Even Donald Trump can't tell us what "Obamagate" is — other than his newest obsession, designed to distract from his total failure to handle the coronavirus pandemic and the resulting economic catastrophe. But with a news media still and always eager to prove it's equally tough on "both sides," it's conceivable that Trump can make Obamagate a thing.
Eager to pretend that the rising death tolls and skyrocketing unemployment rates don't exist, Trump has pivoted back to what he always planned on doing in the 2020 campaign: Pump out a bunch of conspiracy theories about former Vice President Joe Biden and other leading Democrats. His plan has always been to get the mainstream media to elevate these baseless smears until they dominate the 2020 election cycle, sucking attention away from Trump's extensive history of failures, scandals, lies and outright crimes.
And why not? With the help of WikiLeaks and the Russian government — along with the the spinelessness of FBI Director James Comey — Trump was able to trick the media into turning a total non-scandal about Hillary Clinton using a private email account to do government business (something that Trump's people have done on a much larger scale) into a five-alarm fire that lost her the election. Even though diligent journalists discovered that Trump had been accused of numerous sexual assaults, had defrauded countless people, and had run multiple businesses into the ground, voters in exit polls still thought "but her emails" was the bigger scandal.
Trump is trying to do it again, repeating the word "Obamagate" like a wind-up toy monkey, in hopes that the media will take the hint and start to populate this empty word with details that make it sound like a real scandal. But there's no scandal there, as Trump himself proved on Monday during an amazing exchange with the Washington Post's Philip Rucker outside the White House.
Rucker noted that Trump kept saying "Obamagate" was "the biggest political crime in American history," and asked Trump directly: "What crime exactly are you accusing President Obama of committing?"
Trump, shocked that the press wasn't doing his dirty work for him (for once), was flabbergasted.
"Uh, Obamagate. It's been going on for a long time," Trump said, rambling on without answering the question before concluding, "Some terrible things happened, and it should never be allowed to happen in our country again," without saying what those "terrible things" were.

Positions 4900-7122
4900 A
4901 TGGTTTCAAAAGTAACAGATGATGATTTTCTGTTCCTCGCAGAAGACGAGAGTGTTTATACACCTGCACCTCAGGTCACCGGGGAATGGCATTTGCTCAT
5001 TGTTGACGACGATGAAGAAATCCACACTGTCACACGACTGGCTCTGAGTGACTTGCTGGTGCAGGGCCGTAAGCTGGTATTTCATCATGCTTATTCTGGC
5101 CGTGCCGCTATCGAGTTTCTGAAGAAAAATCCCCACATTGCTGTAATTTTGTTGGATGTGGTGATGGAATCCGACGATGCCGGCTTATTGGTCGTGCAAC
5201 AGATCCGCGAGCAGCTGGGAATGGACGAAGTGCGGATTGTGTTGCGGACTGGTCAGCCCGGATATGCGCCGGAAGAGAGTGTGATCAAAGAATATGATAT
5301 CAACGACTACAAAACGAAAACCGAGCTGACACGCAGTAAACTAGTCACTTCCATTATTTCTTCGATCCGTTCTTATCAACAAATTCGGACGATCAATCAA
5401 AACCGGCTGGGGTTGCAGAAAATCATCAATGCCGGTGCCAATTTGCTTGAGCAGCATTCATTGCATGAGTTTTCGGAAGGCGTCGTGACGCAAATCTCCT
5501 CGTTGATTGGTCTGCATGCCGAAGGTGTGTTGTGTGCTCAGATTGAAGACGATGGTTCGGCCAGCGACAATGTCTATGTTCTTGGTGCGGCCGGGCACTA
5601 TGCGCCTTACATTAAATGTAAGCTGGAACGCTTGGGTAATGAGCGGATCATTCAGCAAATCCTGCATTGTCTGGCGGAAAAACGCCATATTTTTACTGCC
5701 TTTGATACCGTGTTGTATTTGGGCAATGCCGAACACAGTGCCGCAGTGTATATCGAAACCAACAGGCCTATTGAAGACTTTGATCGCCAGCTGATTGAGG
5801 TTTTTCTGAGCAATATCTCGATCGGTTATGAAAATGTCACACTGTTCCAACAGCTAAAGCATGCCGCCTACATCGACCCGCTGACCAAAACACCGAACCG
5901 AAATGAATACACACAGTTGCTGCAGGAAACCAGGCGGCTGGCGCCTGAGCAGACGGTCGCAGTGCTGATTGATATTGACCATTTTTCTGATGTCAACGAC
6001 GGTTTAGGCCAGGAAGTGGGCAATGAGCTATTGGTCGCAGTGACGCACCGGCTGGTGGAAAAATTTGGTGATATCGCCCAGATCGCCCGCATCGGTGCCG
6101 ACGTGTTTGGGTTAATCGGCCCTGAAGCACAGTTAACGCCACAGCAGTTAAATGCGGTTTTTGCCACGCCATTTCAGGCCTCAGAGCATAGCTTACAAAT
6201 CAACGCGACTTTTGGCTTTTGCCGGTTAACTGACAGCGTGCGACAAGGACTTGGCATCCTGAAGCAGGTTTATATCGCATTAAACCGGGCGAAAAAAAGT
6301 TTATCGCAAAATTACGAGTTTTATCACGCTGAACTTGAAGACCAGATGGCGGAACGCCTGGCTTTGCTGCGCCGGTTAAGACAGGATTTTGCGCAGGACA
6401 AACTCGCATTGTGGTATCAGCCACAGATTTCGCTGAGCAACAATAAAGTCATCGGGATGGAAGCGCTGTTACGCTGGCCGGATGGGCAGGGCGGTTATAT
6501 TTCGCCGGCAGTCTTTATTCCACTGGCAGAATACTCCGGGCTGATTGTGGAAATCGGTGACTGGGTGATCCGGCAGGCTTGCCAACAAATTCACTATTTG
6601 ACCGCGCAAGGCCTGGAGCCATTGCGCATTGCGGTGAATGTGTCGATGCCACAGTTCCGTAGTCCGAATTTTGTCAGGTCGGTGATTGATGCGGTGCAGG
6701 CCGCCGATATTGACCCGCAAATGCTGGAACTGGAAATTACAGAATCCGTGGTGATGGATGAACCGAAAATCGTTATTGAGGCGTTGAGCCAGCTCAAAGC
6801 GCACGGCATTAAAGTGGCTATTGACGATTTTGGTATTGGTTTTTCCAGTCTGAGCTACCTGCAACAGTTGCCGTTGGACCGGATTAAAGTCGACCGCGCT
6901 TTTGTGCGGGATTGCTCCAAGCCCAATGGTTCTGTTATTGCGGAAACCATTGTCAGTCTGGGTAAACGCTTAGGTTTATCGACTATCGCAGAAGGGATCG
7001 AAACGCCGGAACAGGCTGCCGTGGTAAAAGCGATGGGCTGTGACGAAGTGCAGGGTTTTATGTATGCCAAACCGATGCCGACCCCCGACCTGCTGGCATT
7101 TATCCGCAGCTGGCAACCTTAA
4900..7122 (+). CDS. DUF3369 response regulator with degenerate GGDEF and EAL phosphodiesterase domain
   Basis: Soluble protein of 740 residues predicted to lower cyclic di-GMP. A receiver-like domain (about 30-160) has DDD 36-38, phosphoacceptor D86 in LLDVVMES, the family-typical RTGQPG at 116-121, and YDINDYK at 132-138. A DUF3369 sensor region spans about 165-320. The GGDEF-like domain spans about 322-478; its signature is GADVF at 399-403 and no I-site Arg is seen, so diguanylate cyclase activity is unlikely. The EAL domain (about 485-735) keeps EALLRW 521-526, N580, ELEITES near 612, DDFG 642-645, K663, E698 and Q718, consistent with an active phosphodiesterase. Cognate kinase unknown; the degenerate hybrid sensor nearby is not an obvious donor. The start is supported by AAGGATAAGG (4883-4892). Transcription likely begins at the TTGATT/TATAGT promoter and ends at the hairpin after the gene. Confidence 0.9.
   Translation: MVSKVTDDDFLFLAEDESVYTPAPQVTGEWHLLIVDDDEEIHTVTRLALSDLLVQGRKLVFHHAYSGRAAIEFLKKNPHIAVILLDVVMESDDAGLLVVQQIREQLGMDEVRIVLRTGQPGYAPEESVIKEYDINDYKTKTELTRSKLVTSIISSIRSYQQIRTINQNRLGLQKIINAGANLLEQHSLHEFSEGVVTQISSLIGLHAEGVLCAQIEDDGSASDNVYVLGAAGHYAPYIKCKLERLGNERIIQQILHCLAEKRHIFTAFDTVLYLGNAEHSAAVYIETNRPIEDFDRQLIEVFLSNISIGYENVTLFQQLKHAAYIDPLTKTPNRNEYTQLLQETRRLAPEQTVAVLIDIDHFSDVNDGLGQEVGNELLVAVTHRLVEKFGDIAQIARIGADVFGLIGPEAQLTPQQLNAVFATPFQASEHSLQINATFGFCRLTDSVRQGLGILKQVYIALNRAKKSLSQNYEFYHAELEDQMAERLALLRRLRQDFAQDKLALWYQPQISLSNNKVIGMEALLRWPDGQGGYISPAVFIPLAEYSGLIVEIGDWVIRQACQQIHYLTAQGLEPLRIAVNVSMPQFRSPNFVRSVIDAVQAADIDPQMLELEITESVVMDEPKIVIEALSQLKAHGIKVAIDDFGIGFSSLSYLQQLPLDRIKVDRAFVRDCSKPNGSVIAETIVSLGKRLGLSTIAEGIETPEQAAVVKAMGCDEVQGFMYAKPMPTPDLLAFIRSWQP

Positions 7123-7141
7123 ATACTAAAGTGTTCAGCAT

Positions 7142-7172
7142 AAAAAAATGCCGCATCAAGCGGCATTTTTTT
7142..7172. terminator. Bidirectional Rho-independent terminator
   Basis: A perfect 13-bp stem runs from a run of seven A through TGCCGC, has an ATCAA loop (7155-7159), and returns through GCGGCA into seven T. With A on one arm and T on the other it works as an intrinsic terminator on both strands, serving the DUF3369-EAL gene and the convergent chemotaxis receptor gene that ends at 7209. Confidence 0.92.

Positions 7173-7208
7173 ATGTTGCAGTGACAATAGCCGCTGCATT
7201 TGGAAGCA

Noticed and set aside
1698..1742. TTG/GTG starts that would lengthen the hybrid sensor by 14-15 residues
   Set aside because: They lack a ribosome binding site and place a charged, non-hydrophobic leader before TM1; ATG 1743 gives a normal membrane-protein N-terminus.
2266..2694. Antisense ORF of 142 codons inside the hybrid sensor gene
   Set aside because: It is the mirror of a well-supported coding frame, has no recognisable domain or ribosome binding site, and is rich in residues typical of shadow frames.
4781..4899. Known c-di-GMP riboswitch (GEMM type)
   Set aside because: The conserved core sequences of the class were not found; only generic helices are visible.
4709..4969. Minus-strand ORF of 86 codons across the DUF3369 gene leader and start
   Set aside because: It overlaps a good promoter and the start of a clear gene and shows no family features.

Rucker pressed him: "What is the crime?"
Trump replied, "You know what the crime is. The crime is very obvious to everybody."
This was hilarious but telling. Trump didn't think he needed to come up with an actual accusation, which is understandable. He'd never had to before! Insinuation and a pretense of outrage had worked well enough to send the press on a wild goose chase to generate fake scandals in the past. Consider the 2016 campaign, with story after story about Clinton's "emails," which were always seen as "damaging," even though no one could say what damage her emails had done to whom, or even what alleged crime had been committed. (The FBI declined to prosecute her, since there was literally nothing to prosecute.)
In 2011, when Trump's multi-month project of "just asking questions" about Barack Obama's birth certificate generated enough of a media frenzy that Obama was forced to release his long-form Hawaii birth certificate, something no white president has ever felt compelled to do.
Trump's assumption that he doesn't have to say what "Obamagate" is, exactly, for the media to run with it is sadly proving correct. As Greg Sargent of the Washington Post detailed Thursday, journalists, with help from Republican senators, are starting to color in the boxes of "Obamagate" with enough detail to make it seem substantive. But even the most cursory of glances makes clear there's no there there.
Some in the mainstream press are struggling to circle in on a notion that the Obama administration acted improperly by investigating incoming national security adviser Michael Flynn's shady conduct toward Russia during the presidential transition. But Obama didn't do anything wrong. Trump did.
What actually happened is simple: Obama issued sanctions against Russian leaders in 2016 for interfering with the election. After that, Flynn, before taking office with the Trump administration, had a private conversation with Russian ambassador Sergey Kislyak, in which he assured Kislyak not to worry about the sanctions because Trump would get rid of them. Intelligence officials recorded this conversation, since they had Kislyak under surveillance. Obama officials were understandably concerned about what American was making such assurances to Kislyak and wanted to know who it was. That was their legal right and, more importantly, their patriotic duty.
Republicans, with great fanfare, have announced their "discovery" that Flynn's identity was shared with a number of top Obama officials, including Biden.